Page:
School Climate & Safety

Drug-Dog Searches May Be Expanded Under Hawaii Policy

By Linda Jacobson — November 27, 2007 1 min read
  • Save to favorites
  • Print

If Hawaii residents are like the state school board, there are likely to be some pretty mixed opinions on a plan to let trained dogs sniff students’ lockers for contraband even if principals don’t suspect that weapons or drugs are on campus.

The policy shift, which requires Gov. Linda Lingle’s signature, was adopted Nov. 1 on a 7-5 vote by the board. Over the next few months, the board, which governs the statewide school district, will gather input from the public on its decision.

Existing rules allow school officials to permit the canines to inspect common areas, such as cafeterias or hallways. Interest in changing the rules came after a dog detected drugs at three schools in Maui earlier this year through a pilot program. Gov. Lingle, a Republican, has said she favors the change.

See Also

See other stories on education issues in Hawaii. See data on Hawaii’s public school system.

But concerns have been raised over whether officials would use the power appropriately.

“There will have to be safeguards that limit this,” said Greg Knudsen, a spokesman for the state education department. “But when it comes down to a matter of whether we need to remove drugs, alcohol, or firearms from school campuses, then I think everyone is in agreement.”

The American Civil Liberties Union of Hawaii, however, opposes the plan. And others say they would rather the state focus on drug prevention.

Valerie Sonoda, the president of the Hawaii PTSA, said the organization has been supportive of a canine-detection program, but described the search and seizure of students’ personal belongings without cause as “barbaric.”

A federal appeals court has not ruled on the issue. In a 1999 case, a federal court ruled that reasonable suspicion is required in order to sniff a student directly, although not for random searches of lockers or cars.

The ACLU also has been busy preparing a lawsuit against the state over a provision in the contract with the teachers’ union that requires randomized drug testing.

And in a letter to Gov. Lingle last month, the ACLU demanded an end to the drug testing of teachers. According to Graham Boyd, the director of the ACLU’s Drug Law Reform Project, the governor responded saying she does not intend to stop the program.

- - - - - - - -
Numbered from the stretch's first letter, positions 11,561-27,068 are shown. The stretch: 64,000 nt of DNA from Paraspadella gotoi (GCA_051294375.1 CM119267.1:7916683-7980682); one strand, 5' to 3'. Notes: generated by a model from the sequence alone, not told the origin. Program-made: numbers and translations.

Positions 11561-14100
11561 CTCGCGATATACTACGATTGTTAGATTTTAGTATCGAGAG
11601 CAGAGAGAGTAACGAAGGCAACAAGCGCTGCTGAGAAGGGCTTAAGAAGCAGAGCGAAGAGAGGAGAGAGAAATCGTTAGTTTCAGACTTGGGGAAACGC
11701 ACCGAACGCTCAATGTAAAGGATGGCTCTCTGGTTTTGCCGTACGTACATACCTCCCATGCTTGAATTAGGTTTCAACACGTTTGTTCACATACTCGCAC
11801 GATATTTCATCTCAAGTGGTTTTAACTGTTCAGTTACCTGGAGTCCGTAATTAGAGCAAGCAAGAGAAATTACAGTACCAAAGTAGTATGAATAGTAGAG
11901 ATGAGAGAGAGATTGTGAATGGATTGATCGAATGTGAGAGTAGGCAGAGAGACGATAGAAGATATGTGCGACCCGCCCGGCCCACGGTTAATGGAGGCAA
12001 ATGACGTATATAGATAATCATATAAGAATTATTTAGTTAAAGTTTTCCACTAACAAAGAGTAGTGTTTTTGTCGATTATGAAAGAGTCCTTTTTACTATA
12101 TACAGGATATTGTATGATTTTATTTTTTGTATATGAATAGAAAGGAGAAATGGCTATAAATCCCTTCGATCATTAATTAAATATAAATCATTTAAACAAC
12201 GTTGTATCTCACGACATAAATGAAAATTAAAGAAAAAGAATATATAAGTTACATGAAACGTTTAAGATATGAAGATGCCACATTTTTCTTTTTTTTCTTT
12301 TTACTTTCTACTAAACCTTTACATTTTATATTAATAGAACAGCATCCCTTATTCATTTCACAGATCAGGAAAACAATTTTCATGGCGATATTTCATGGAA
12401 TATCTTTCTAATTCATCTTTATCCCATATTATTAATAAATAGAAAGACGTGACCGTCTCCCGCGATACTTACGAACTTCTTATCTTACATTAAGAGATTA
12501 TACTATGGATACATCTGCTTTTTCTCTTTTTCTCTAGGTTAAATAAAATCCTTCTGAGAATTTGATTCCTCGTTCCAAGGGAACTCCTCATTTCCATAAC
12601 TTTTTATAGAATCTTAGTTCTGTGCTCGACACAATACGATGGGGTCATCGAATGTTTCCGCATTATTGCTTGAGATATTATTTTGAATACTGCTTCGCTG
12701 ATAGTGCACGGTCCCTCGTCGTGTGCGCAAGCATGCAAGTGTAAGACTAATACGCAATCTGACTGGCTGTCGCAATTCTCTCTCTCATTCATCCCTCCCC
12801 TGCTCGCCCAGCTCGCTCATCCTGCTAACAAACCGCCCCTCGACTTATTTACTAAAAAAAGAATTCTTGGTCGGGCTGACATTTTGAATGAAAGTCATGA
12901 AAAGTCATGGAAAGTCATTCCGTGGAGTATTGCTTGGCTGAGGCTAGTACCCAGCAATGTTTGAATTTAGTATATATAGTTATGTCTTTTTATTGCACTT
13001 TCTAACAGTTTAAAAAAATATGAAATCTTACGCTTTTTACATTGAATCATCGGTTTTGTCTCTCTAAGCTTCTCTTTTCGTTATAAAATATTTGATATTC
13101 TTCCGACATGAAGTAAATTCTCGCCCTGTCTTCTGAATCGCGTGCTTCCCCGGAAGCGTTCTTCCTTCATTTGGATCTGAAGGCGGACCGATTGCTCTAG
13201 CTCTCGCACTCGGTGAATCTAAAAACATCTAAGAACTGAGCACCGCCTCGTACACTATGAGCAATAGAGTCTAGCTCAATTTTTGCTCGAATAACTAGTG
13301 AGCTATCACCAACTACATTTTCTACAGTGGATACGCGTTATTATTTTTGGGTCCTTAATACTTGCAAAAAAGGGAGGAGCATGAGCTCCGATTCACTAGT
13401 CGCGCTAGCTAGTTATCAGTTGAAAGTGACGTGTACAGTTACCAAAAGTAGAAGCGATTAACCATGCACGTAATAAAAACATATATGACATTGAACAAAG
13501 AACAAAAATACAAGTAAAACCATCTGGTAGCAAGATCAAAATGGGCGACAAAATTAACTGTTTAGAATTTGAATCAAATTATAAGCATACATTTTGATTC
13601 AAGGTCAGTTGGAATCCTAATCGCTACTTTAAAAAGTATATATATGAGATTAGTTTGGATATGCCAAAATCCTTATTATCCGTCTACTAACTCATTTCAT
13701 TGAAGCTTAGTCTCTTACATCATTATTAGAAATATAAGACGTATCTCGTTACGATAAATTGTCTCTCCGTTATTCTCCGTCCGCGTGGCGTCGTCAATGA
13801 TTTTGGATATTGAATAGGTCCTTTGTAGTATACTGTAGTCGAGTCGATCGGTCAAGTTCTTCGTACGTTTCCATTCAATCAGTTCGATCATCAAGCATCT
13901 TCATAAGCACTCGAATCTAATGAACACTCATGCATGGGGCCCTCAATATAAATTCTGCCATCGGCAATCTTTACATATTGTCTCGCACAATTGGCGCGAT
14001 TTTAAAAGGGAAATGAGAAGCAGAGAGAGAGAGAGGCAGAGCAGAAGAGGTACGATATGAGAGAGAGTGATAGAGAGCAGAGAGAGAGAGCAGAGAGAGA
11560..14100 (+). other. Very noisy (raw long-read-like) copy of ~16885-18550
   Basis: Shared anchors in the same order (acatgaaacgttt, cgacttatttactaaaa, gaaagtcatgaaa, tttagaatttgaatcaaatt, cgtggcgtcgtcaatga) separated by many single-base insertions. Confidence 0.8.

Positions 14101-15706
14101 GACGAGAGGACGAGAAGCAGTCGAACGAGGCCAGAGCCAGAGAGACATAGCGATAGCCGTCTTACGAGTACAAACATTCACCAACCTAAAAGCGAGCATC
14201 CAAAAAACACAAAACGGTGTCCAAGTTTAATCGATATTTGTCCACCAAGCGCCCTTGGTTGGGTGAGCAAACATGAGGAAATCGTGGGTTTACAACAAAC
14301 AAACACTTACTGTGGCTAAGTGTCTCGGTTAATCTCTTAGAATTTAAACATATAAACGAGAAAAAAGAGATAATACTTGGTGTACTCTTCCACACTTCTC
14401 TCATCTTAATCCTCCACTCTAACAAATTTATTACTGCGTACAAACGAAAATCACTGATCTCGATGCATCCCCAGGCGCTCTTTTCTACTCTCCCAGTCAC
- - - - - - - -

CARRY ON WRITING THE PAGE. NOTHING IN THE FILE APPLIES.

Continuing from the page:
A version of this article appeared in the November 28, 2007 edition of Education Week

Events

This content is provided by our sponsor. It is not written by and does not necessarily reflect the views of Education Week's editorial staff.
Sponsor
Student Well-Being Webinar
Attend to the Whole Child: Non-Academic Factors within MTSS
Learn strategies for proactively identifying and addressing non-academic barriers to student success within an MTSS framework.
Content provided by Renaissance
Classroom Technology K-12 Essentials Forum How to Teach Digital & Media Literacy in the Age of AI
Join this free event to dig into crucial questions about how to help students build a foundation of digital literacy.

EdWeek Top School Jobs

Teacher Jobs
Search over ten thousand teaching jobs nationwide — elementary, middle, high school and more.
View Jobs
Principal Jobs
Find hundreds of jobs for principals, assistant principals, and other school leadership roles.
View Jobs
Administrator Jobs
Over a thousand district-level jobs: superintendents, directors, more.
View Jobs
Support Staff Jobs
Search thousands of jobs, from paraprofessionals to counselors and more.
View Jobs

Read Next

School Climate & Safety Rising Reports of School Violence Are Pushing Teachers to Want to Quit
Educators are being met with violence and aggression from various sources, and it's causing them to consider leaving the profession.
10 min read
Edyte Parsons, a teacher in Kent, Wash., pictured at her home on July 19, 2024.
Edyte Parsons, a teacher in Kent, Wash., pictured at her home on July 19, 2024. Parsons, who has experienced several instances of physical and verbal aggression while at work, has thought about leaving teaching.
Meron Menghistab for Education Week
School Climate & Safety Opinion ‘We Cannot Stop a Bullet’: A Principal Demands Better Gun Laws
When guns are easily accessible, not even the Secret Service can prevent every threat. Why would we expect teachers to do better?
Tracey Runeare
5 min read
A tangled jumbled line leads from a moment of impact to a clear conclusion: a ban symbol.
Vanessa Solis/Education Week via Canva
School Climate & Safety Roads Around Schools Are Unsafe, Principals Say. Here's What to Do About It
Traffic conditions aren't fully within school leaders' control. But there are still steps schools can take to help students arrive safely.
4 min read
Focus is on a flashing school bus stop sign in the foreground as a group of schoolchildren cross a parking lot with the help of a crossing guard in the distance.
E+
School Climate & Safety Video Should Teachers Carry Guns? How Two Principals Answer This Question
One has two armed school employees. The other thinks arming teachers is a bad idea.
4 min read
People hold signs in the gallery against a bill that would allow some teachers to be armed in schools during a legislative session in the House chamber on April 23, 2024, in Nashville, Tenn.
People hold signs in the gallery against a bill that would allow some teachers to be armed in schools during a legislative session in the House chamber on April 23, 2024, in Nashville, Tenn.
George Walker IV/AP